SALEM — State lawmakers on Monday rejected a bill that would have made it easier to open a charter school, handing Democrats a political victory one week after Republicans won the year's first partisan fight.

SALEM — State lawmakers on Monday rejected a bill that would have made it easier to open a charter school, handing Democrats a political victory one week after Republicans won the year's first partisan fight.

Three Republicans joined most Democrats in defeating the measure on a 28-32 vote.

Monday's vote, one week after the GOP picked up enough Democratic support to win a hard-fought battle over business tax breaks, showed that both parties can muscle their agenda through Oregon's evenly divided House of Representatives.

The charter schools measure, HB 2287, would have removed some barriers to new charter schools and allowed charter-seekers to go around local school boards in some cases.

Supporters said it was designed to stop school boards from throwing road blocks at proposed charter schools, but opponents said it was unneeded and would remove local control from the process.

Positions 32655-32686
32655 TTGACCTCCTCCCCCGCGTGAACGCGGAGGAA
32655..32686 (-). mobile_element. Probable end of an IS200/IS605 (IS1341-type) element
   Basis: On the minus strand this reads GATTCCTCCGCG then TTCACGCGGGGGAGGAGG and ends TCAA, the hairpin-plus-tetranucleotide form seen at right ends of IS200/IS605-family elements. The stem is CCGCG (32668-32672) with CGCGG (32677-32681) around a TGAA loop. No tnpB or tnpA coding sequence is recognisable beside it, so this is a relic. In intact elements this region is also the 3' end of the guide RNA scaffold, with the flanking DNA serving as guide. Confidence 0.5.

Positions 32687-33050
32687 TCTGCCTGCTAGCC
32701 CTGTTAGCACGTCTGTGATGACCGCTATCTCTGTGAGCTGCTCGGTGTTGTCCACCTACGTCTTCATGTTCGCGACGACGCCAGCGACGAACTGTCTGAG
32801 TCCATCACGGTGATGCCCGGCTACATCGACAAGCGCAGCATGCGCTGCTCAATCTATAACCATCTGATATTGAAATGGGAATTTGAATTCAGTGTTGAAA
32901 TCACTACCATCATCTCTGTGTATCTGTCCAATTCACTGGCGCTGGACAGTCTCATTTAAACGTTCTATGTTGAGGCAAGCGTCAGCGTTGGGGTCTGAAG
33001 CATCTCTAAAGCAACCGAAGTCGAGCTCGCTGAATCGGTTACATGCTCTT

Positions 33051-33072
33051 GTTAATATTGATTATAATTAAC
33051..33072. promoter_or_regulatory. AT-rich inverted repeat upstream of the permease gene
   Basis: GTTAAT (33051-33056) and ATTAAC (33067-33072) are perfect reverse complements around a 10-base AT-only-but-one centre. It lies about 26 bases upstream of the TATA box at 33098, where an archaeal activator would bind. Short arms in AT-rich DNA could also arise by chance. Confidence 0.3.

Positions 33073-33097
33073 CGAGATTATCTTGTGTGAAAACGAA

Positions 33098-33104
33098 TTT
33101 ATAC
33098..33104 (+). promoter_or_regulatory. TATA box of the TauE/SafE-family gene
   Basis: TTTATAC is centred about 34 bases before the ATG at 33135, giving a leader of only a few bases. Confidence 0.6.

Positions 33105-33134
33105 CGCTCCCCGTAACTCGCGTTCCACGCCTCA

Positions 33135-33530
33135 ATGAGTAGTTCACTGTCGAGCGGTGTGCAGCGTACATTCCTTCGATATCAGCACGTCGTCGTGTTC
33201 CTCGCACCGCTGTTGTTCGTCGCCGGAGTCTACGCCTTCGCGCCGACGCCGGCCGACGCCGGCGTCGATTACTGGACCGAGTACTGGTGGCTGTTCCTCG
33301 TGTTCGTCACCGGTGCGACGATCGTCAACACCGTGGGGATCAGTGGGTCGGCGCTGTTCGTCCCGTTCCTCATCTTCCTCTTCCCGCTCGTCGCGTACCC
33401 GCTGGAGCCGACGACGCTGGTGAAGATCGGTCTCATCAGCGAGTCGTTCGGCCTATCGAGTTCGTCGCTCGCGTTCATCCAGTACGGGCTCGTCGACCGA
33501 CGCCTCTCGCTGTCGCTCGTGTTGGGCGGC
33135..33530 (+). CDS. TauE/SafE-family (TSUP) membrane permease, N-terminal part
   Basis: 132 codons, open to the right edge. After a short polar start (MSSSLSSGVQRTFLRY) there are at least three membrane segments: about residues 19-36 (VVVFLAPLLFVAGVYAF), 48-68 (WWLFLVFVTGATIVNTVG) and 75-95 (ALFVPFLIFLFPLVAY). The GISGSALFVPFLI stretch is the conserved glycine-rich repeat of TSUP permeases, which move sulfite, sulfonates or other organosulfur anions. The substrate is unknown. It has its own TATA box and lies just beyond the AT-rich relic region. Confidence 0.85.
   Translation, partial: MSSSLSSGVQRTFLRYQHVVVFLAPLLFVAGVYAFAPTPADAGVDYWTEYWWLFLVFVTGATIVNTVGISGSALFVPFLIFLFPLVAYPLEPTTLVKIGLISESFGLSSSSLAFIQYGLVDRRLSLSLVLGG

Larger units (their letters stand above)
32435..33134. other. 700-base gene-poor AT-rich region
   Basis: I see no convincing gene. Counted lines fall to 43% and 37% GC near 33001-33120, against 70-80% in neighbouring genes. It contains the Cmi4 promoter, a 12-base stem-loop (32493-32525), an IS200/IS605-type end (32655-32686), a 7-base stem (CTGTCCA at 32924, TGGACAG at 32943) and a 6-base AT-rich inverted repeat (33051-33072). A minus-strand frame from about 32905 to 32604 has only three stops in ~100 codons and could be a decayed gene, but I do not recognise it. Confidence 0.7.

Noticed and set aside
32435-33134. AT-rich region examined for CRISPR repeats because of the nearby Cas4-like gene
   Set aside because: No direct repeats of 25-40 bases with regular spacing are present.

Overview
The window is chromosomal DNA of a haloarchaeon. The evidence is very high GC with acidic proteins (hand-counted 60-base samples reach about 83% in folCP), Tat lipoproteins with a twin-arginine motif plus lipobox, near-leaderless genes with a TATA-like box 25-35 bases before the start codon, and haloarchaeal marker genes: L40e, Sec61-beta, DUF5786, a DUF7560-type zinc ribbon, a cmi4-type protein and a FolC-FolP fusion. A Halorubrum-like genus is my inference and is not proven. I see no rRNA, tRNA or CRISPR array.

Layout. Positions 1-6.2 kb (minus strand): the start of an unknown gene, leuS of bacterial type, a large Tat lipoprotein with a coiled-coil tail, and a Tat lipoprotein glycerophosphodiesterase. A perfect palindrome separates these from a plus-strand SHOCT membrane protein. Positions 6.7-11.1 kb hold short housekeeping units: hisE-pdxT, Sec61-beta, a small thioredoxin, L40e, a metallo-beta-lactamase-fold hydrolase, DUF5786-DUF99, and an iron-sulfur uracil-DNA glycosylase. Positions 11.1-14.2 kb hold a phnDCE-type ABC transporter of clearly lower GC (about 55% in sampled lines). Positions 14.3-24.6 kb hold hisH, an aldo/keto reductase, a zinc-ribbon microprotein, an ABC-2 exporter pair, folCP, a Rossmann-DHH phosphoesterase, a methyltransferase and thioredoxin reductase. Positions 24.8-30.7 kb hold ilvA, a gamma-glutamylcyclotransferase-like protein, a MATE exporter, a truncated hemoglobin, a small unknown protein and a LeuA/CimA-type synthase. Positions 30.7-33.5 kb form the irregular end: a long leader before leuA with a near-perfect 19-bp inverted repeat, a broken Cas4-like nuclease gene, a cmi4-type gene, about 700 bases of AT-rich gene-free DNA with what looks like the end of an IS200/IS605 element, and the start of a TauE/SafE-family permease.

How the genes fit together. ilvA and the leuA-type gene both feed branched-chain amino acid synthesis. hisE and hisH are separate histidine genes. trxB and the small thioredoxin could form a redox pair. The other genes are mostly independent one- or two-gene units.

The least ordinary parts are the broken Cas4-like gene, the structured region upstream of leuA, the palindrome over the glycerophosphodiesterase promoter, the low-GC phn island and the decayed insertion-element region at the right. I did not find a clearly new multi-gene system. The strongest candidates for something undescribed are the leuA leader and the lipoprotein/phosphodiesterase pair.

Wingard said he was stunned by the opposition to his bill. "What is so massive about 2287 that it would bring the wrath of some of the most powerful education forces in this state?" he said. "Truly, colleagues, I am baffled."

Republican Reps. Bill Garrard of Klamath Falls, Bob Jenson of Pendleton and Greg Smith of Heppner voted against the bill. Rep. Betty Komp of Woodburn was the only Democrat to support it.

Oregon's 108 charter schools have independent boards of directors and are operated as semi-autonomous facilities under a contract with the local school board.

They get state funding for the students they teach but are not subject to some of the laws and regulations that traditional schools must come into compliance with.

Democrats said they don't have a problem with charter schools but said Wingard's bill wasn't necessary.

"This is not a vote against charter schools," said Rep. Lew Frederick, D-Portland.

"It is a vote to say that the current law works pretty well. There's no pressing need to change it."

Supporters see charter schools as laboratories to experiment with education reform ideas or to provide specialized programs that can't be implemented in a traditional public school setting.

Critics say state funding should have the same strings attached, whether it goes to traditional or charter schools.